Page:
GEOMEDICINE AND HEALTH 4.0: NEW FRONTIERS WITH GEOSPATIAL TECHNOLOGIES
Presented at the 11th IREN East Africa Thought Leaders Forum on Mega Trends: eHealth and Telemedicine in East Africa
Nairobi, September 22, 2021
Geography and health
Good health and well-being (SDG 3) is foundational to socio-economic transformation. Geomedicine explores the interface between health and geography. Spatial metrics, obtained through geospatial technologies, are a critical component of decision support systems since effective policy action needs to be calibrated using location-based intelligence. Public health decisions are no exception; where one lives determines the water one drinks and the air one breathes, hence overall health outcomes. This, in essence, is geomedicine in action. The discovery of the cause of cholera by Dr John Snow in London in the 19th century and the breaking of new ground in the discipline of biogeography by Alexander von Humboldt are exemplary of the central place of geography in lives and livelihoods.
With the growing wave of data-driven digital revolution manifesting itself in the Fourth Industrial Revolution, also referred to as Industry 4.0, there emerge new frontiers in health governance, hence Health 4.0. The new reality accelerated by the COVID-19 pandemic fosters new megatrends in health service delivery. Telemedicine and e-health, in general, is quickly advancing from the periphery to the centre of attention in modern clinical practice. This welcome development is likely to enhance health service delivery through democratised platform services.
Dynamic model for health sector planning
Modelling of health service delivery as a complex dynamic system reveals that increasing the doctor-patient availability is a high-leverage point, which should benefit substantially from digital platform service delivery megatrends. As shown in the loop diagram below, the hiring of doctors exists within a goal-seeking loop – leading to a specific optimal level because the hiring rate is limited by other resource constraints. There is, fortunately, a reinforcing loop that is likely to keep improving the quality of health service delivery through the pathway of enhanced integrated digital platform services and reduced doctor attrition rates.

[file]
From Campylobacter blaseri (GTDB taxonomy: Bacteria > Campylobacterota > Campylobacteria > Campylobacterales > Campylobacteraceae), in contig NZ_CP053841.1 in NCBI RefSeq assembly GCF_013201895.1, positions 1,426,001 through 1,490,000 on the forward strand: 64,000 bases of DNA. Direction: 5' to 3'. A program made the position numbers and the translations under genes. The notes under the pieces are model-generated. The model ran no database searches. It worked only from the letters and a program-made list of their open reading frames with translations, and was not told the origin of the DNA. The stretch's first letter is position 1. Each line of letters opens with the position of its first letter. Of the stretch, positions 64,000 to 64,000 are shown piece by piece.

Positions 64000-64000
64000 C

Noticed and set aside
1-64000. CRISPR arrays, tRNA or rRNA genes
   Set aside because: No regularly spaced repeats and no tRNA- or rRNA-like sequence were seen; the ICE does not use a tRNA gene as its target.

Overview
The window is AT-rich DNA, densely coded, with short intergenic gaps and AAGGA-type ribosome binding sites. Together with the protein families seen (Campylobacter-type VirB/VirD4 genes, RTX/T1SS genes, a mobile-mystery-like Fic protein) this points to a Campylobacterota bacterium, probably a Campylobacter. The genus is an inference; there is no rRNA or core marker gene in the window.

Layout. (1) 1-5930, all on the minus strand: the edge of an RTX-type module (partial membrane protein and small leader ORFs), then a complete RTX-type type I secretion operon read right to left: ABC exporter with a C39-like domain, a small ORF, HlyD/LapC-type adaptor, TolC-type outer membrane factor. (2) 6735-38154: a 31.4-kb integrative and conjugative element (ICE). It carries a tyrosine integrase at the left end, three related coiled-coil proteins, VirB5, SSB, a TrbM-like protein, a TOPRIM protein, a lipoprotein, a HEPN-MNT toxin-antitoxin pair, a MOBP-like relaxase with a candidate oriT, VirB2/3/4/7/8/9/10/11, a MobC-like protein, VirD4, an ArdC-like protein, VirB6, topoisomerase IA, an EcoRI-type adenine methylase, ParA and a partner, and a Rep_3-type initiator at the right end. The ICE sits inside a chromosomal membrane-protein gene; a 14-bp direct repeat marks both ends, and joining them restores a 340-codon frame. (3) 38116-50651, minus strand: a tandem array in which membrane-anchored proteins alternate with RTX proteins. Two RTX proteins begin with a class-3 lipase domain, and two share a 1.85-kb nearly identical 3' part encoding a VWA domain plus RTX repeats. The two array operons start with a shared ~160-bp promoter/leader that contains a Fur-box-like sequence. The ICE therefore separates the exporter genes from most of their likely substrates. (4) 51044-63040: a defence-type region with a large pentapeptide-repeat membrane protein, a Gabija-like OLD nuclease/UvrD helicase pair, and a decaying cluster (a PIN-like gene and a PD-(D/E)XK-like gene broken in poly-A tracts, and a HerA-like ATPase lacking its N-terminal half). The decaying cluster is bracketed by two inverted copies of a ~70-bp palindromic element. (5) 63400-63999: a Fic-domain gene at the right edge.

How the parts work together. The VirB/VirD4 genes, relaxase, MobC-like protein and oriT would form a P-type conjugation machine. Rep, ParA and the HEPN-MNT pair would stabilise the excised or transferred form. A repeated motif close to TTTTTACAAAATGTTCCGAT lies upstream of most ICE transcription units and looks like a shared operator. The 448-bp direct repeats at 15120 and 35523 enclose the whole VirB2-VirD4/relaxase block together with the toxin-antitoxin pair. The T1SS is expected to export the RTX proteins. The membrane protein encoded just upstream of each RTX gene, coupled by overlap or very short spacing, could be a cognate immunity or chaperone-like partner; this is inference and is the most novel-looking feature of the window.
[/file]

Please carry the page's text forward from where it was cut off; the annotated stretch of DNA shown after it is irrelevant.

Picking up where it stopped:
Way forward in eHealth
In Kenya, the adoption rate of telemedicine went up with the advent of the COVID-19 global pandemic, SasaDoctor being a commonplace digital platform connecting doctors to patients. Spatial intelligence is key to improving the efficiency and effectiveness of delivering the solutions expected from these upcoming innovations. Delivery by specific registered locations requires the effective application of geospatial technologies, so as to achieve the high level of spatial accuracy, public trust, transparency, and timeliness that modern disease and disaster governance demands in the following areas: testing, tracing, training, and transdisciplinary research.
This presentation sheds light on the areas where geospatial technologies are opening new frontiers for the health sector, namely:
- Delivery of medicine and other health-related supplies using satellite navigation and positioning technologies;
- Potential in unmanned aerial vehicles (UAVs);
- Mapping for equitable policy decisions;
- Improving clinical diagnostics using FAIR standards and integrated health informatics anchored on databases with GIS-mapped environmental variables;
- Application of AI, ML, robotics and telemonitoring for measuring and evaluating health outcomes;
- Social inclusion in awareness raising using mapped and shared visual evidence;
- Predictive public health management based on spatio-temporal models.
Nashon, a geospatial expert, lecturer and trained policy analyst applies dynamic models to complex adaptive systems. He is a youth mentor on career development and the founder of Impact Borderless Digital.